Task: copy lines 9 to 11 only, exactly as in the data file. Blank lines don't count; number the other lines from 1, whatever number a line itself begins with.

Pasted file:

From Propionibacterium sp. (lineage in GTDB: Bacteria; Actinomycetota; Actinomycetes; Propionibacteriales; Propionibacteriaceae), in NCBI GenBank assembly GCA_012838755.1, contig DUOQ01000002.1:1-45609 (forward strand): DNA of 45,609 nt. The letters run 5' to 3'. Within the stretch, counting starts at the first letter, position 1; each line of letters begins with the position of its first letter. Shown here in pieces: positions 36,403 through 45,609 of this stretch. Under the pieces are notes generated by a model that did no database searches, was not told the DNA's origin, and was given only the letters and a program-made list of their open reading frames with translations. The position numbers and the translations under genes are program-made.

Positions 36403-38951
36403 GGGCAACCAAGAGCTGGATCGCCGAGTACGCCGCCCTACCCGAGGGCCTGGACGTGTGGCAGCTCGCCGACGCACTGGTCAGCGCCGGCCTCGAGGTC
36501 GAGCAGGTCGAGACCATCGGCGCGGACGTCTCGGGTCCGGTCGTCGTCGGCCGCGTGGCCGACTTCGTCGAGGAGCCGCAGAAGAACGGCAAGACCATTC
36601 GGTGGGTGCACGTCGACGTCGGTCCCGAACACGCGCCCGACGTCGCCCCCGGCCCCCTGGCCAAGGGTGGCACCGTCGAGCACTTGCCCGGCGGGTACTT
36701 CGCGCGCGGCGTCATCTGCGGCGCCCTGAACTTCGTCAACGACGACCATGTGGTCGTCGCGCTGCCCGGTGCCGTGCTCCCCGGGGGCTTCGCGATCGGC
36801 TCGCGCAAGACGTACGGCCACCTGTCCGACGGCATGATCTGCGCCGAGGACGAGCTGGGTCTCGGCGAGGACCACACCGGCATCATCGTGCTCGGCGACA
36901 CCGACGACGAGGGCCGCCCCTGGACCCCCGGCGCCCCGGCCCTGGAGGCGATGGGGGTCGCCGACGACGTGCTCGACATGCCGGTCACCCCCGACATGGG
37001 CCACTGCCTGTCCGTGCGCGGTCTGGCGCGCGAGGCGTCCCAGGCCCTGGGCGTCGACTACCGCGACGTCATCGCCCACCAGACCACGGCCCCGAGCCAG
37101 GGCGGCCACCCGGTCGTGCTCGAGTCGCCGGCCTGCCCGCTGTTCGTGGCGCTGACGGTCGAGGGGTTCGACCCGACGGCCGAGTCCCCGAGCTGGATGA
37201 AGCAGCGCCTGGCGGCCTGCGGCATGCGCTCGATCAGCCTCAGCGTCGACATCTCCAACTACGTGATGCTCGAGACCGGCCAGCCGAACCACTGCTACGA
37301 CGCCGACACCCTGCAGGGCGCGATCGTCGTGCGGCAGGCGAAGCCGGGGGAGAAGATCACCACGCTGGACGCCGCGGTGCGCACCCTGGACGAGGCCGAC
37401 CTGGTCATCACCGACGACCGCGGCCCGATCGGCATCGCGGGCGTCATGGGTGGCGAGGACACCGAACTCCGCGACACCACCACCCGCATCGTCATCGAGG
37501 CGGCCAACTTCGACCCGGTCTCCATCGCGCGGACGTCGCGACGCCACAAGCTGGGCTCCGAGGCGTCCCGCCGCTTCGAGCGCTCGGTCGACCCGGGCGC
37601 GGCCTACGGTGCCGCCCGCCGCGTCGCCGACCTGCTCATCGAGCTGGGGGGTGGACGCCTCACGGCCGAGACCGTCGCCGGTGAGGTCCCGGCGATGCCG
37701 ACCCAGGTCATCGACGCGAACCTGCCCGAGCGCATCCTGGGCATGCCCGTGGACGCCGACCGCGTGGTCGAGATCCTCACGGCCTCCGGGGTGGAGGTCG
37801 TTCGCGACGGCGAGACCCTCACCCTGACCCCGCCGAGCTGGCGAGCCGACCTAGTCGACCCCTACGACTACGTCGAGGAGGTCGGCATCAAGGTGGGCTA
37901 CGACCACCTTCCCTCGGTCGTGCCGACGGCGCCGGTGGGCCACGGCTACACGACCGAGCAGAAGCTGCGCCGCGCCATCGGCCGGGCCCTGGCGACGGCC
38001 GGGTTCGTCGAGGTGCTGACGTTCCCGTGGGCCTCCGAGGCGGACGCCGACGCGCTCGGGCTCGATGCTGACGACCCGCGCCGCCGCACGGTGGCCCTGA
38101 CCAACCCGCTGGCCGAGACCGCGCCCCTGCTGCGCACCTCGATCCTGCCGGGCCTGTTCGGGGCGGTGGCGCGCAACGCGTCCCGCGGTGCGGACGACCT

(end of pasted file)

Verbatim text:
37001 CCACTGCCTGTCCGTGCGCGGTCTGGCGCGCGAGGCGTCCCAGGCCCTGGGCGTCGACTACCGCGACGTCATCGCCCACCAGACCACGGCCCCGAGCCAG
37101 GGCGGCCACCCGGTCGTGCTCGAGTCGCCGGCCTGCCCGCTGTTCGTGGCGCTGACGGTCGAGGGGTTCGACCCGACGGCCGAGTCCCCGAGCTGGATGA
37201 AGCAGCGCCTGGCGGCCTGCGGCATGCGCTCGATCAGCCTCAGCGTCGACATCTCCAACTACGTGATGCTCGAGACCGGCCAGCCGAACCACTGCTACGA